Whether you’ve been playing pool for many years or just starting to learn the game, you may find a large amount of the terms used in pool as foreign.
Many of these terms have long histories behind them. Their name’s meanings and definition have developed with the passing of time and perfected by different pool players. Much of this is due to the transformation of billiards in recent years, since the late 19th century until today. Many pool games, their rules and the english terms have changed.
Delta-13 would like to break down some of these trick shots terms for you amazing readers and players!
Maybe you’ve added some new tricks to your repertoire, but never knew the actual name for them? Or you saw someone else perform one during a game and you wondered... Hey what was the name of that pool shot?!
Not anymore! Keep reading...and check out our pool trick shot videos here.
A method of shooting a difficult or unreachable shot with the cue stick held behind your back as you sit on the rail of the table. Usually, this shots requires a gentle stroke and should be done with care. Some bar rules say you cannot sit on the table for this shot, so please know your local bar rules before doing so during play.
History shows this shot is mentioned as a popular shot in 1978, but it seems records of its start date back into the early 18th century. Prints (the one above) were painted of players using this shot during games in different settings. The above photo is most likely a friendly game in a pool hall.
This shot is considered by many as “clumsy and showy.” Some experts avoid this move. Usually another, like shooting with the other hand can work just as effective.
A trickshot in which the cue ball is shot to hit quickly off the other balls into the pocket in a fast sequence, creating a fast machine gun-type sound!
History shows this shot is mentioned first played by Yank Adams in 1916, who would perform this shot by rolling the cue ball with his hand. Willie Mosconi was also noted to use this shot, but with a pool cue, in 1965.
When setting up this shot, make sure the balls are “one ball” off the rail. This shot is used by many trick shot artists today.
A “cannon” is made with two balls that are 3 inches apart and in line parallel to the cushion just off the rail a small distance. When the cue ball is struck on alternate shots, it creates a pendulum as the balls go back and forth as it contacts them.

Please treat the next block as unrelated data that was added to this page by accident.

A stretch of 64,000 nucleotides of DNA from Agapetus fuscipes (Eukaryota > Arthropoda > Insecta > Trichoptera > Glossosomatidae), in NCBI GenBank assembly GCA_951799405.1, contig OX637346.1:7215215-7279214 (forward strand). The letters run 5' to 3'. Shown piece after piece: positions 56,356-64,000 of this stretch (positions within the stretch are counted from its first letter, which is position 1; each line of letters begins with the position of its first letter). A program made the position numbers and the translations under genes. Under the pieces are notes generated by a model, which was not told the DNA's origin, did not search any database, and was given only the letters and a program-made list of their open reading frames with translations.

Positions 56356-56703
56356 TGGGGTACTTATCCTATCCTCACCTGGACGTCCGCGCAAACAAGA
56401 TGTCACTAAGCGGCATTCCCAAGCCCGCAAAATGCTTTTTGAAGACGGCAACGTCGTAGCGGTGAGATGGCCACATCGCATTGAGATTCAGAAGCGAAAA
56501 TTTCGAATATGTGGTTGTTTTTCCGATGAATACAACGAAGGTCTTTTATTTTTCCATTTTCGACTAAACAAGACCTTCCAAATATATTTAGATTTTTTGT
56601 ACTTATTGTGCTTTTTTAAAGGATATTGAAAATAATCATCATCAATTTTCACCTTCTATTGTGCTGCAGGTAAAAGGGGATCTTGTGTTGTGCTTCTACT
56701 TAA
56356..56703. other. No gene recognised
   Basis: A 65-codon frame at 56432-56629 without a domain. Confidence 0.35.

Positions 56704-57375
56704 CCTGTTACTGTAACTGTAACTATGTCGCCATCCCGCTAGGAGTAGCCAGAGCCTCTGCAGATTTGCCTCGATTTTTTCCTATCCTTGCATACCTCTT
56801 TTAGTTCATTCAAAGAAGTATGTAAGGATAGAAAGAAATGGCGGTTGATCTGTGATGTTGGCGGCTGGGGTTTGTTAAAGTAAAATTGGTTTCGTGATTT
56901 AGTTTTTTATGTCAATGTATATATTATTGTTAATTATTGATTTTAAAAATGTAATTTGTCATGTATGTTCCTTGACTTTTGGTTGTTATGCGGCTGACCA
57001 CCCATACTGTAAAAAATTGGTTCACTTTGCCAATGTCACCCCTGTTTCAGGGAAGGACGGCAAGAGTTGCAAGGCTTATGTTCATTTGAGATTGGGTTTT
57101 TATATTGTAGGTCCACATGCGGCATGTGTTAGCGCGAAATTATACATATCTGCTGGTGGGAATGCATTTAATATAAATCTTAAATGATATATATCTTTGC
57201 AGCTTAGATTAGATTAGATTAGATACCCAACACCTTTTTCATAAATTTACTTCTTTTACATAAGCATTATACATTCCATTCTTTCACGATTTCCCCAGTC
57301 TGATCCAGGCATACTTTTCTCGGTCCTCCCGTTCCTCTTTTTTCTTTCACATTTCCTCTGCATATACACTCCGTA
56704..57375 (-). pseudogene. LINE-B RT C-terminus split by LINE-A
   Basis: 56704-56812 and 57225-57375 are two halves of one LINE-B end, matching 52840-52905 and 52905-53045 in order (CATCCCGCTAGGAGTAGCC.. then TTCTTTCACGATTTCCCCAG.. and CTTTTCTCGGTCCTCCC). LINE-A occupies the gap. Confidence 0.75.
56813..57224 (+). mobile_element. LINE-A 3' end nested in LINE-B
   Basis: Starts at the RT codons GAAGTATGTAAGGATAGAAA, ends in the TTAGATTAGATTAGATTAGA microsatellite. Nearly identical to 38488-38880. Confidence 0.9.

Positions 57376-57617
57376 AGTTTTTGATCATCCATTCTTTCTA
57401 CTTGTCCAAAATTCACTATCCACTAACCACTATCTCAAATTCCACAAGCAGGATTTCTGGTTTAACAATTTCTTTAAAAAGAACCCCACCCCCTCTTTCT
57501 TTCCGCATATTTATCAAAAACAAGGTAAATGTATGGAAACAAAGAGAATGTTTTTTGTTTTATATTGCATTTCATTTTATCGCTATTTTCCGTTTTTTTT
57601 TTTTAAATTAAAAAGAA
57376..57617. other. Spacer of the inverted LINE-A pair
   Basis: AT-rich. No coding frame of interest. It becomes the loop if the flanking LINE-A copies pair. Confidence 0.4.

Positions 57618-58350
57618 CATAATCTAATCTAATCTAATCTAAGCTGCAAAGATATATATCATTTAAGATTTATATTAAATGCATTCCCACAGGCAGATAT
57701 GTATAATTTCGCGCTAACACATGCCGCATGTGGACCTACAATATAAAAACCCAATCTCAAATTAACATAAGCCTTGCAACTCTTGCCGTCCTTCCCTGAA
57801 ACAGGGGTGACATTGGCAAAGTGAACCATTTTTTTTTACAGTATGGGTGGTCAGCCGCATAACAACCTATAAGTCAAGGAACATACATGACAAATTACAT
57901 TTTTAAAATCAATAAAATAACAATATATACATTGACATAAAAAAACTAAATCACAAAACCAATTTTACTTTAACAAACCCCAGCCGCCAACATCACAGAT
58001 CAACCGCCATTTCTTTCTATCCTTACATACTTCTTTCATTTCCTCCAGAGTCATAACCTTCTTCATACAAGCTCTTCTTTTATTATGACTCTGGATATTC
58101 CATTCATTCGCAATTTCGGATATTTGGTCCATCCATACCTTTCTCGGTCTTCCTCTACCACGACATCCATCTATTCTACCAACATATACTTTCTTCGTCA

This shot was invented by Walter Lovejoy in 1907. The term “Cannon” (aka carom), refers to the rebounding off a ball or rail.
Did you know? The pendulum name also comes from the Pendulum Stroke (or Swing). This stroke is where your elbow does not drop when shooting, creating a pendulum-like motion of your forearm. This stroke was first seen by a pool player named Broadfoot in 1896.
A kiss stroke where the cue ball is aimed at the object ball, near a cushion, so when the shot is made, the cue ball contacts the object ball twice in rapid succession, sounding like a door knocker (Knock, Knock).
History shows this shot was named and done by a pool player named Mannock in 1908.
This shot is used to keep the object ball near the cushion, making the ball still after its second contact with the cue ball. This allows the other player to maintain position for the next stroke.
A trickshot where the cue ball moves along the groove in between two cue sticks placed next to each other on the table. The solo cue stick, making an acute angle to the other two, makes the “Train Station” and the “Track” is formed by two cue sticks next to each other.
History shows this shot is performed by a pool player named Margo in 1981.
This shot is done by many trickshot artists today. If you are wanting to save your table from damage, place an extra piece of felt under the cue ball for this shot.
A shot where two object balls are touching in a line perpendicular to the cushion. The cue ball is shot, so that one ball goes into the pocket and the other off parallel to the table rail.
This combination shot is also known as a “Kiss Shot” or a “Run Off.”
An imaginary line drawn through the centers of the two touching balls and another from the center of the ball (to be shot into the pocket). These would need to form a 90 degree angle in order to be considered a “Plant Shot”.
Air Gun: A hustler who is out of money, but continues to gamble.
Love Game: Where one player fails to score in a game (aka Shutout).
Nurse: A sequence of shots that disturb the objects balls ever so slightly, resulting in extremely long runs.
Odds: The stronger pool player would give more money to the weaker one if they were to lose.
One-Hole: When you are one point from victory.
Orange Crush: The weaker player is given the 5 orange ball and the break, also known as the crush. This is a handicap with the name derived from the Defense of the Denver Broncos football team.
Pay Ball: A game where every ball that is pocketed, a player receives money.
Penguin: This is a term used to call a tournament player, due to the attire they must wear based on billiard dress code.
Sandbagging: Playing below your handicap in order to secure easier play.
Saver: An agreement between two or more players in a tournament, that state if either win, they will share some of the prize money.
Sell Out: When a player misses a shot and leaves their opponent with a good scoring outcome.
Sharper: Also known as a Hustler. Someone who conceals how well they can play, in order to make money.
Shortstop: A secondary player who can only be beaten by the top players.